In 1986, I sat in a classroom at the Syracuse University school, in the Piazza Savonarola in Florence, Italy, waiting to meet the people who would be my host parents for the next year of my life. I was nervous. I didn’t speak a word of Italian. I’d chosen Florence precisely for the art and the gut-spawned sense that it would be good for me to be mute for a year, or at least wildly misunderstood. I was in rebel mode, and I needed to slip sweetly into humility. I needed to get rid of the fight and get into receiving the beauty and power of life, and what better legacy of beauty and power than in those streets. I threw my eight years of Spanish out the window, and arrived in Italy thinking that you spelled the word “ciao” like this: Chow.
A lot of the students looked like they’d already spent a year in Italy, dressed in leather and capes, chatting and drinking espresso long before Starbucks hit the American scene. I felt small and invisible. One by one, students were paired with their Italian host families, lugging their suitcases and duffel bags down the parquet floors, out to the grainy honeyed light of the city. I was the last one left. It felt a lot like gym class. Before the teacher could call my name, a man who looked like Picasso, with large blinking doe eyes, stood up in a blue workshirt and jeans, nodded and smiled at me like he was rescuing me from waiting a second longer, like he was choosing me, wrapped his calloused black-etched fingers around my duffel, and walked toward the door. I guessed the nod and the smile had been our hello.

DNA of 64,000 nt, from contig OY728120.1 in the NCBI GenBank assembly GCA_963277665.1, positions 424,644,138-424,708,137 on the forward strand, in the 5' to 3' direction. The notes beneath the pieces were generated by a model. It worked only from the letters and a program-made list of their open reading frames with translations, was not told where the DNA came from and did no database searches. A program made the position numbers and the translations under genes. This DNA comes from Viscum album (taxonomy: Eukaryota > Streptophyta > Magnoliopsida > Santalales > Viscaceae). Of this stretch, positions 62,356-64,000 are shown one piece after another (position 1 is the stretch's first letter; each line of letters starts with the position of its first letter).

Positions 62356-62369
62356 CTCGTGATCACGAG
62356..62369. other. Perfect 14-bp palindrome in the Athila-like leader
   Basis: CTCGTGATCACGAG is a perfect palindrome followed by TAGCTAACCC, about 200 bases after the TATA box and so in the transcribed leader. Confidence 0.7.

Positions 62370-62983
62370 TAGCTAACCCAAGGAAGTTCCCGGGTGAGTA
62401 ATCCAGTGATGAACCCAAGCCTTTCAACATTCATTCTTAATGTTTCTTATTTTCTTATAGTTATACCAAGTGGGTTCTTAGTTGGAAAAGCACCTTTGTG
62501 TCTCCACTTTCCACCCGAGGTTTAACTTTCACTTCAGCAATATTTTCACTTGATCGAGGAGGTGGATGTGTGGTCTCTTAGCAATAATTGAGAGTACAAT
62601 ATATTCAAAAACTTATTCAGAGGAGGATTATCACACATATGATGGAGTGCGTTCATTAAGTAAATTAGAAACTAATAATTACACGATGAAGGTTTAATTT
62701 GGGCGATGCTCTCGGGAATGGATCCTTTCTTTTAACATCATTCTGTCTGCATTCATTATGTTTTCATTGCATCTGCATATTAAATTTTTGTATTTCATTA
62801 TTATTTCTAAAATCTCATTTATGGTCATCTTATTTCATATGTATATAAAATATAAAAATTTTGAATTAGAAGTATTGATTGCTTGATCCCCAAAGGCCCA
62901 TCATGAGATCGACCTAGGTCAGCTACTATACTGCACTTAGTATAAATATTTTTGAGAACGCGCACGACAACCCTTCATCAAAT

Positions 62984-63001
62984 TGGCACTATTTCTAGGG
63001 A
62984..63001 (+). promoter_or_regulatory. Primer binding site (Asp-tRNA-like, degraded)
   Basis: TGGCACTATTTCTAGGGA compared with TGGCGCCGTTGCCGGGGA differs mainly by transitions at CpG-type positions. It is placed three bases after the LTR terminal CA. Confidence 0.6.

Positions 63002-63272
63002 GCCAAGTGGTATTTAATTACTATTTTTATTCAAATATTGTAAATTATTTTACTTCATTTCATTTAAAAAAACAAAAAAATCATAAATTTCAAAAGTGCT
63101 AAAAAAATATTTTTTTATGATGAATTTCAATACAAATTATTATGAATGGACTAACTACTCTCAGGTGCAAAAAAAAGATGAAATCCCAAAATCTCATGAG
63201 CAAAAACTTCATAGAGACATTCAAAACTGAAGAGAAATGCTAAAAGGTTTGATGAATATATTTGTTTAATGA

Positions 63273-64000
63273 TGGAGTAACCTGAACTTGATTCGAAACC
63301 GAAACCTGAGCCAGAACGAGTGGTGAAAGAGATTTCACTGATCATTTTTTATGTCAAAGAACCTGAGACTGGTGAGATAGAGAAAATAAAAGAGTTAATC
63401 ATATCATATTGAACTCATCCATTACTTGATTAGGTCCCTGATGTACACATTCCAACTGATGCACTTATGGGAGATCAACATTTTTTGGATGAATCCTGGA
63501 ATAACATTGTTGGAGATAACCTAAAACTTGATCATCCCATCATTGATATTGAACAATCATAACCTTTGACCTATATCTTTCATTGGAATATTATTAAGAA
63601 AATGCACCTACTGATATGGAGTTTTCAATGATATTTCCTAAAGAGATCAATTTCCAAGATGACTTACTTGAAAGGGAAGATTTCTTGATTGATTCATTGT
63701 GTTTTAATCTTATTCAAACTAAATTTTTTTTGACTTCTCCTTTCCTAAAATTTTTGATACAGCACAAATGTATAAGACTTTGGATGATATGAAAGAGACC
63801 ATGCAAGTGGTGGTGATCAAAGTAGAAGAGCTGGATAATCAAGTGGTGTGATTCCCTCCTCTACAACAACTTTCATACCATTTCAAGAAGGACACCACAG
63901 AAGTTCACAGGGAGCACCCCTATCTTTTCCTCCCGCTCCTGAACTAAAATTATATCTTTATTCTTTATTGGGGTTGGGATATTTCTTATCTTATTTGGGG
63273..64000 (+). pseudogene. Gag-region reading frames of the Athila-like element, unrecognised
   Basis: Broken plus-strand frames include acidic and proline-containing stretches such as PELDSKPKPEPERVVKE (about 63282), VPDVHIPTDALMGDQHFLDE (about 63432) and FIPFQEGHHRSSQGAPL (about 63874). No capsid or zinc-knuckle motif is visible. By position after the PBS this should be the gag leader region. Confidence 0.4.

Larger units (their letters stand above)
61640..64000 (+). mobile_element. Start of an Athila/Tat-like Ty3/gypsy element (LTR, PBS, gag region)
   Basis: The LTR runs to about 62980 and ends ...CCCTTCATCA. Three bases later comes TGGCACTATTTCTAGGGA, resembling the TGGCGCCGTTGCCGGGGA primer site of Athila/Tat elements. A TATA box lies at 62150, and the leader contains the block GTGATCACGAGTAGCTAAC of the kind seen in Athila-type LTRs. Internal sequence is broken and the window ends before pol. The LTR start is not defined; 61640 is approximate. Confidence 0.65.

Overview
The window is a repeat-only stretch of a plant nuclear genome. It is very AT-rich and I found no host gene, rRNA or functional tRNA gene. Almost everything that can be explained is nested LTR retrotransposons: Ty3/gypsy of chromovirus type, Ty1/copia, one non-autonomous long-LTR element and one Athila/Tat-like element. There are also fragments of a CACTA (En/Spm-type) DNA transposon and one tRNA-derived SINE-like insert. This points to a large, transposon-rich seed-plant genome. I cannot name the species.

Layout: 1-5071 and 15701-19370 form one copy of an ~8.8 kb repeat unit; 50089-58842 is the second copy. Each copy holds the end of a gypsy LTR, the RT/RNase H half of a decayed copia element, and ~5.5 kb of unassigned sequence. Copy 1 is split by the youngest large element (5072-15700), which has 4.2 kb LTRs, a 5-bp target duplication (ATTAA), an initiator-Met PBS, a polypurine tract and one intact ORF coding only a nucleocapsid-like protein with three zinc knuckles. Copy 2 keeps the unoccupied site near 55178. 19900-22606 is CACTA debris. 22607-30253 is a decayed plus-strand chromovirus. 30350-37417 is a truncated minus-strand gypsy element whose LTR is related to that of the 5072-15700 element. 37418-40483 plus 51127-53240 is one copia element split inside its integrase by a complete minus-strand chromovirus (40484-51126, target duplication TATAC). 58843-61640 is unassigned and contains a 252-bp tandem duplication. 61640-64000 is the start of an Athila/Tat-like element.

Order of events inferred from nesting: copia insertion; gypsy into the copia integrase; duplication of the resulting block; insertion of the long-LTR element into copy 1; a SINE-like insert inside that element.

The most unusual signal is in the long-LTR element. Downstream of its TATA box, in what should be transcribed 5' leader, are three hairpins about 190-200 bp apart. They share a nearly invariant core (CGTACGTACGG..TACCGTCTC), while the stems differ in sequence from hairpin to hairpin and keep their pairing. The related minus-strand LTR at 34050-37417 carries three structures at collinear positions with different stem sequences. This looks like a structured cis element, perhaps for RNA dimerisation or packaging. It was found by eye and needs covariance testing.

He opened the door of a tiny car called a Panda, similar to the 1960s Topolino (means Mickey Mouse), and I climbed inside, smooshed up against my bag. He lit a cigarette, smiled and nodded again, said something in Italian which I of course didn’t understand, and careened us through the streets of Florence, out to the highway, and through the Tuscan countryside. I beamed with measures of invigoration and confusion. Our host families were supposed to live in town. This was not town. How was I going to pound the pavement of the Renaissance in what was looking, ten, twenty, thirty miles out of the city? I wanted urban grit, not Cyprus trees and vineyards. Plus…there was the question of “the rest of the family” and if it existed.
We pulled into a pea gravel driveway, an old mustard stucco edifice standing proud with arched windows, topped in terracotta tiles. A woman was standing at the front door, wiping her hands on her apron, bubbling over with words clearly spun of homemade love. She kissed both of my cheeks. I held her a little hard for our first meeting.
The father took my bag inside, and I just stood there smiling, wishing I could tell her everything. That I was smart and kind and trustworthy and would help out and…and…and…please like me! I’m really not a rebel. I just need to be re-booted.
But I didn’t need to say anything. She took me inside, gave me a helping of a thick bread soup called papa al pomodoro, which is to this day my favorite comfort food, (made from the week’s leftover bread, tomatoes, garlic, onions, and olive oil—sort of their version of mashed potatoes), and afterward an espresso. Then she introduced me to the cat, the grandmother (la Nonna), the housekeeper, the pot of sauce simmering on the wood-fired stove, and suddenly, I realized, I was home. I was a daughter in this house for a year. I didn’t know if there were other children. It didn’t matter.
Then the father came down and took my hand and walked me out to the back porch where all of Tuscany spread out in quilts of olive groves and vineyards. He didn’t need to say a thing. Stunning is stunning is stunning. He paused a while to let me take it in.
Then he reached up to what I soon realized was a walnut tree, and picked a nut. He moved us over to a fig tree, and picked a fig. Then he did a little hand play like a magician before the tah-dah, cracked the walnut in one hand, popped the nut meat into the fig, and held it in front of my mouth. Then he opened his mouth, pantomime, and I knew to open mine, and in popped my first fig, filled with my first fresh walnut. I chewed. The little fig seeds bursting between my teeth.